Has Australia already hit the second wave?

Australia has decided to put 4.5 Million people under the lockdown who are residing in the suburbs of Melbourne after observing a spike in coronavirus cases. Around 30 suburbs in Melbourne will return to stage three restrictions to flatten the curve and control the pandemic effectively. Residents will have to stay home unless stepping out for grocery shopping, work, caregiving, healthcare, and exercise for a period of four weeks. Furthermore, flights are being diverted to other states, cafes, and restaurants going back to takeaway-only service accompanied by random vehicle checks and breath tests leading to hefty fines. While most of the other Australian states have reported either zero or low single-digit increase in cases such as New South Wales and Queensland, Victoria has reported around 108 new cases in the last 24 hours (Update from: 4th July, it’s the biggest jump since March). The rise in cases has been regarded as a result of community transmission leading to growing concerns. A jump in cases in countries including the US, Israel, and South Korea, has also heightened market concerns regarding economic growth and recession while controlling the spread of COVID-19.

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The question remains - Has Australia already hit the second wave?


Here’s what we know:

Though the recent jump has created fears of a second wave of Coronavirus, Australian authorities have denied that the nation is going through a “second wave” as Alison McMillan, the Australian government's Chief Nursing and Midwifery Officer said the jump in the cases was "a community outbreak in one part of the city" but she also added, “this is very serious and we all need to take note, as we have warned that this pandemic is not over,".

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Was relaxing restrictions, a wise decision? 

A professor from Hokkaido University in Japan has issued a warning against the same. He says, “Australia could make the same mistake as his island of Hokkaido”, where once restrictions were relaxed they believed they had the virus under control but they were wrong as the cases spiked again eventually leading Hokkaido to a state of emergency for the second time.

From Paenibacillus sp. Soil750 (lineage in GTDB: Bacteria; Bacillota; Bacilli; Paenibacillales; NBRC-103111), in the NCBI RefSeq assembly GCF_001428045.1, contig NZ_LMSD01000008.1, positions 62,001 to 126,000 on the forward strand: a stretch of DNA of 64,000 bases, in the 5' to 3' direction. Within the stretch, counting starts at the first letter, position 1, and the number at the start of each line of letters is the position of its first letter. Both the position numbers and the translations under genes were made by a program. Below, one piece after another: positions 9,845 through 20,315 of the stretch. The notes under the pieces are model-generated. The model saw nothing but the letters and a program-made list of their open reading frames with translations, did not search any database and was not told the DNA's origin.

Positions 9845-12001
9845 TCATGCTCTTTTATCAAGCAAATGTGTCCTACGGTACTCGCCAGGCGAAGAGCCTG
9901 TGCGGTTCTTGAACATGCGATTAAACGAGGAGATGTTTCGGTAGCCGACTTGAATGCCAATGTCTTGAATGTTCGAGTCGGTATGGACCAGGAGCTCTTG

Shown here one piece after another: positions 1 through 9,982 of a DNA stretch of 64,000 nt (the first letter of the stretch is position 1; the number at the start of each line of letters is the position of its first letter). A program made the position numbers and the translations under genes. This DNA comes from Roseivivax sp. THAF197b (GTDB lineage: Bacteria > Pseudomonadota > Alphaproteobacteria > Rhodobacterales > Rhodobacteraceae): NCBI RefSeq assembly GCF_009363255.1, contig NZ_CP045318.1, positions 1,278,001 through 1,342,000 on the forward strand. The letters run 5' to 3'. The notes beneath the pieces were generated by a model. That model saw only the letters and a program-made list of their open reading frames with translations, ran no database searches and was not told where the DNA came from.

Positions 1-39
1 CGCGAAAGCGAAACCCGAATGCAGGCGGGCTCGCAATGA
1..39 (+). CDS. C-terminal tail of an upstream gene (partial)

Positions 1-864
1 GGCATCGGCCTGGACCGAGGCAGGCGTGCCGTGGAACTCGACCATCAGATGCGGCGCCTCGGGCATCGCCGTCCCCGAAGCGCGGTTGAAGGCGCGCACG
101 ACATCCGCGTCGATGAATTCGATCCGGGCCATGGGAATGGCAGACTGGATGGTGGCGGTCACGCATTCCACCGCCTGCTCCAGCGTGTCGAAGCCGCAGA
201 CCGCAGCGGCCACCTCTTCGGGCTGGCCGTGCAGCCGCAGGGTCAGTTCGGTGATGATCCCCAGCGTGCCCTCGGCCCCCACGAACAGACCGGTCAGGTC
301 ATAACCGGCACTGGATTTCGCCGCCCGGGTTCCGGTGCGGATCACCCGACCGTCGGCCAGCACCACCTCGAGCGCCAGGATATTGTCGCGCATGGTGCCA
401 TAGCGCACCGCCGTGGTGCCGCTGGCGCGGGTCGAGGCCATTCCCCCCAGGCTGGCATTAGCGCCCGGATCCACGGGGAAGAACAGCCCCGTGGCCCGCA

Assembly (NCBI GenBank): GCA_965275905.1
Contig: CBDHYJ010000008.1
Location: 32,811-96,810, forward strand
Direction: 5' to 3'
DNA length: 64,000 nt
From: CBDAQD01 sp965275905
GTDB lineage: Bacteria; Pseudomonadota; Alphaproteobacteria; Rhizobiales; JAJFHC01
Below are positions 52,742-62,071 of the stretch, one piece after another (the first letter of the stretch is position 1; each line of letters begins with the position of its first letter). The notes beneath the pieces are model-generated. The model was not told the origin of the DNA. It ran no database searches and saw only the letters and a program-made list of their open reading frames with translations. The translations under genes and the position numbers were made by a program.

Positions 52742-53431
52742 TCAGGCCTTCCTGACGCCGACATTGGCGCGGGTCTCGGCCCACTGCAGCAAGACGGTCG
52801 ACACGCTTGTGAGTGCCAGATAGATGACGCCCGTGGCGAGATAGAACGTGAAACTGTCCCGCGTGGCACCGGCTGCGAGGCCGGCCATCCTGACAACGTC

While Prime Minister, Scott Morrison told reports in Sydney that “We will continue on with the process of opening up our economy and getting people back into work. But there will be setbacks from time to time.” adding that “This is part of living with COVID-19”

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Updates you need to know about:

  • The Association of Southeast Asian Nations (ASEAN) and Australia have decided to work with the World Health Organization (WHO) and other essential agencies and organizations to ensure collective pandemic preparedness and prevent it’s long term impacts. Cambodian Foreign Minister Prak Sokhonn also said that ASEAN and Australia need to stay vigilant of the curve of infections while drafting their roadmap regarding easing restrictions.
  • Australian health authorities are planning to transition from a nasal swab test to a saliva-based test to confirm the presence of Coronavirus in Melbourne as the former one is uncomfortable to use. The test remains in its trial stage
  • Queensland has issued new orders that force sporting teams based in the state into a 14-day quarantine should they play a club based in Melbourne.
  • All flights under the Vande Bharat Mission that were scheduled for different destinations in Australia between July 4 to July 14 have been postponed because of restrictions imposed due to Covid-19.
  • Any individual who has been in the Melbourne metropolitan area should refrain from attending a high-risk setting such as a hospital, aged care center, or correctional facility for 14 days after leaving Melbourne. This applies to staff, volunteers, and visitors.
  • Signs of “Panic Buying” have been observed in Queensland Supermarkets after the Victorian Coronavirus outbreak, shelves with grocery and hygiene essentials (toilet papers) have been stripped bare.
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Here’s how you can minimize the chances of a second wave:

  • Observe social distancing at all times
  • Avoid traveling to Coronavirus hotspots
  • Follow strict hand hygiene and respiratory etiquettes
  • Avoid non-essential outings
  • Don’t panic-buy any essentials

We highly recommend equipping yourself with hygiene essentials if you’re planning to step out often or even for yourself hygiene. Click here to purchase high-quality disposable face masks, disinfectant wipes, vinyl and nitrile gloves, hand sanitisers and more at affordable prices.

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